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Quality Auditor Port (QAP) PDF Print E-mail
Written by IRRICA Group, Switzerland   
Saturday, 04 June 2011 22:54


Quality Auditor Port (QAP)


Quality audit is the process of systematic examination of a quality system carried out by an internal or external quality auditor or an audit team. It is an important part of organization's quality management system and is a key element in the ISO quality system standard, ISO 9001.

Quality audits are typically performed at predefined time intervals and ensure that the institution has clearly defined internal system monitoring procedures linked to effective action. This can help determine if the organization complies with the defined quality system processes and can involve procedural or results-based assessment criteria.

With the upgrade of the ISO9000 series of standards from the 1994 to 2008 series, the focus of the audits has shifted from purely procedural adherence towards measurement of the actual effectiveness of the Quality Management System (QMS) and the results that have been achieved through the implementation of a QMS.

Audits are an essential management tool to be used for verifying objective evidence of processes, to assess how successfully processes have been implemented, for judging the effectiveness of achieving any defined target levels, to provide evidence concerning reduction and elimination of problem areas. For the benefit of the organisation, quality auditing should not only report non-conformances and corrective actions, but also highlight areas of good practice. In this way other departments may share information and amend their working practices as a result, also contributing to continual improvement.

Quality audits can be an integral part of compliance or regulatory requirements. One example is the US Food and Drug Administration, which requires quality auditing to be performed as part of its Quality System Regulation (QSR) for medical devices (Title 21 of the US Code of Federal Regulations part 820).

Several countries have adopted quality audits in their higher education system (New Zealand, Australia, Sweden, Finland, Norway and USA) Initiated in the UK, the process of quality audit in the education system focused primarily on procedural issues rather than on the results or the efficiency of a quality system implementation.

Audits can also be used for safety purposes. Evans & Parker (2008) describe auditing as one of the most powerful safety monitoring techniques and 'an effective way to avoid complacency and highlight slowly deteriorating conditions', especially when the auditing focuses not just on compliance but effectiveness.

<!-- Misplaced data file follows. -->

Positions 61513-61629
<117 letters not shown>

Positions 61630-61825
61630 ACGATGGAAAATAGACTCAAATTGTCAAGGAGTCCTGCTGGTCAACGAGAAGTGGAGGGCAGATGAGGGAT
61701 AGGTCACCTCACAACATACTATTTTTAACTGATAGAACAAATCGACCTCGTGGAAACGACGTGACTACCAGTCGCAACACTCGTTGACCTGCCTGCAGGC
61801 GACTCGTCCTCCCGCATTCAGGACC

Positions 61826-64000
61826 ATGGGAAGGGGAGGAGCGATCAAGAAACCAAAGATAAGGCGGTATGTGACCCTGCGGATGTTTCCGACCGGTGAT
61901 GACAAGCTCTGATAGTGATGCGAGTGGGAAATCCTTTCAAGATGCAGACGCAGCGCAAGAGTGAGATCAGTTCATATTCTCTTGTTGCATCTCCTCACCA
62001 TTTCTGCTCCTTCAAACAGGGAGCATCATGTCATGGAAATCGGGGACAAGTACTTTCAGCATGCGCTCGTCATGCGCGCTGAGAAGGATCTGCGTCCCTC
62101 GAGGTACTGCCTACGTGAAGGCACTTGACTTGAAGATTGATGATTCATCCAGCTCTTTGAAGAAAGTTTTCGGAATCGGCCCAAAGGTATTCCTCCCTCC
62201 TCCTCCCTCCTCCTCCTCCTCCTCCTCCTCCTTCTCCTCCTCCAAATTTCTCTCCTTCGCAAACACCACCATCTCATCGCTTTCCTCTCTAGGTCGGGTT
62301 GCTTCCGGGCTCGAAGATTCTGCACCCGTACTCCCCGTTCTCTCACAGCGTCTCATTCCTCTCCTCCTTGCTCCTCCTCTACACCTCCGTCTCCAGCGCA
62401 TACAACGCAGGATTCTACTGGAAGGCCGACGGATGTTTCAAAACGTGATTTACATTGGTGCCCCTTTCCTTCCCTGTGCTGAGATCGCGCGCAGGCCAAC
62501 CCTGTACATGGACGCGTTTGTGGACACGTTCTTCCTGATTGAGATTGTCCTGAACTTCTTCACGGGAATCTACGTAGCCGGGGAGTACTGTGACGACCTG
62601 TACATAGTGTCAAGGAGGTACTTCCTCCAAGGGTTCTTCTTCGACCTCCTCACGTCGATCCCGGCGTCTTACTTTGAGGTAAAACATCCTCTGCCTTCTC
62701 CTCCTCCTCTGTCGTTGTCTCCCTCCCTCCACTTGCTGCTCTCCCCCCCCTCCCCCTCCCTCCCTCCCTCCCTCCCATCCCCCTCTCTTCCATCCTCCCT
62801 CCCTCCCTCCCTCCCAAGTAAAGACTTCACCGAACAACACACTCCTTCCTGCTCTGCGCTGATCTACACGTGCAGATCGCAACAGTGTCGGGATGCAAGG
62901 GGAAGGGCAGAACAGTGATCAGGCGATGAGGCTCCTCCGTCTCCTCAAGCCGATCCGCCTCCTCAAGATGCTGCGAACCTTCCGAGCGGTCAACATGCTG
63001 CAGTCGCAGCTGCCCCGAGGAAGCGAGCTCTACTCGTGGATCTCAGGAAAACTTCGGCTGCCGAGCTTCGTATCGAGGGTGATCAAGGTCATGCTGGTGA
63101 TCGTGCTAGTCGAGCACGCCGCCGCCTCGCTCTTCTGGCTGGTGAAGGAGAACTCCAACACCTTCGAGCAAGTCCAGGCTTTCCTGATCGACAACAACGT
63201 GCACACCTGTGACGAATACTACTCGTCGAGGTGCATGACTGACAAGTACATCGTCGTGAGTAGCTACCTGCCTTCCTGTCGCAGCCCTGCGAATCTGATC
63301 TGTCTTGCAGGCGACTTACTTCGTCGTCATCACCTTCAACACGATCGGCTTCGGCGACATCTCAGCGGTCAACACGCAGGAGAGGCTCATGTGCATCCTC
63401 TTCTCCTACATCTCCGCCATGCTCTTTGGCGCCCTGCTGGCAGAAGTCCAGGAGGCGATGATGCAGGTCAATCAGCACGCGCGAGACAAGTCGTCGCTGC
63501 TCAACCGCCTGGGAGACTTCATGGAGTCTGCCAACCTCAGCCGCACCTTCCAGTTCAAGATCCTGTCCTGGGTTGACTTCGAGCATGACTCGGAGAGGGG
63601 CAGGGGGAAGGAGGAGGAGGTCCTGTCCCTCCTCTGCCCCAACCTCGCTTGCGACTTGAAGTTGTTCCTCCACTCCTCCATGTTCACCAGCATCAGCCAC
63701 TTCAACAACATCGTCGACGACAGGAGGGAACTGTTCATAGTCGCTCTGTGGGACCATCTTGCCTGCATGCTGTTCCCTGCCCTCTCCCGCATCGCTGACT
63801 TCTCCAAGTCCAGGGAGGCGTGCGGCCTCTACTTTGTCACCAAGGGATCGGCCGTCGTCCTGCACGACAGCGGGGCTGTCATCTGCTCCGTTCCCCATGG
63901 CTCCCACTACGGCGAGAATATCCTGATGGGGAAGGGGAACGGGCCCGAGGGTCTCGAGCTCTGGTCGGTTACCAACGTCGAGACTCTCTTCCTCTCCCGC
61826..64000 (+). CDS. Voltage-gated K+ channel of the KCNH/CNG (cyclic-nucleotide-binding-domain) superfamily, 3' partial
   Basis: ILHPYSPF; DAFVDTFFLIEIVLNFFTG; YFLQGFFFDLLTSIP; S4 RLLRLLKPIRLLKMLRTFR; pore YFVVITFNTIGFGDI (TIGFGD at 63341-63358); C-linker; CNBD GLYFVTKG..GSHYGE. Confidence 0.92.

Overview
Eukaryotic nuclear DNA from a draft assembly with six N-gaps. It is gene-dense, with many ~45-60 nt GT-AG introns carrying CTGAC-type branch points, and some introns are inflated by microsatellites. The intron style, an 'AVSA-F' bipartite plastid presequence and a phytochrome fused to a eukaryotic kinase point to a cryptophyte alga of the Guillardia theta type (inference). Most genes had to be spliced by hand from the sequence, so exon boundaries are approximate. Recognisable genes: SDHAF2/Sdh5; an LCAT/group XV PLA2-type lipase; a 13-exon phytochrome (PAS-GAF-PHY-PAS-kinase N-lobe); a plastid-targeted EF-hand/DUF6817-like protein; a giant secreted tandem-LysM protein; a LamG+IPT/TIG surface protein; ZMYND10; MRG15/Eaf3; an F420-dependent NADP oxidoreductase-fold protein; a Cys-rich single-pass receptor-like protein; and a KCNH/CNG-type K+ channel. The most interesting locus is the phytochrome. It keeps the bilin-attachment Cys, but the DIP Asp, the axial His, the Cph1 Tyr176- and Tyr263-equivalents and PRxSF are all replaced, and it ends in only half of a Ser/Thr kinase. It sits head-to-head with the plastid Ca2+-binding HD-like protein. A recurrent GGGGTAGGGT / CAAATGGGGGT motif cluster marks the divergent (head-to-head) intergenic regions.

The processes and tasks that a quality audit involves can be managed using a wide variety of software and self-assessment tools. Some of these relate specifically to quality in terms of fitness for purpose and conformance to standards, while others relate to Quality costs or, more accurately, to the Cost of poor quality. In analyzing quality costs, a cost of quality audit can be applied across any organization rather than just to conventional production or assembly processes.


Quality Management vs Quality Audit

In the ePMbook, we will make a distinction between Quality Management and Quality Audit.

  • By Quality Management, we mean all the activities that are intended to bring about the desired level of quality.
  • By Quality Audit we mean the procedural controls that ensure participants are adequately following the required procedures.

These concepts are related, but should not be confused. In particular, Quality Audit relates to the approach to quality that is laid down in quality standards such as the ISO-900x standards.

The abbreviation "QA" has been generally avoided in the ePMbook as it can mean different things - eg "Quality Assurance", "Quality Audit", testing, external reviews, etc.

In this section, we discuss Quality Audit.


The Principle behind Quality Audit

The principles of Quality Audit, in the sense we mean it here, are based on the style of quality standards used in several formal national and international standards such as the ISO-900x international quality standards. These standards do not in themselves create quality. The logic is as follows.


Every organisation should define comprehensive procedures by which their products or services can be delivered consistently to the desired level of quality. As was discussed in the section on Quality Management, maximum quality is rarely the desired objective since it can cost too much and take too long. The average product or service provides a sensible compromise between quality and cost. There is also a legitimate market for products that are low cost and low quality.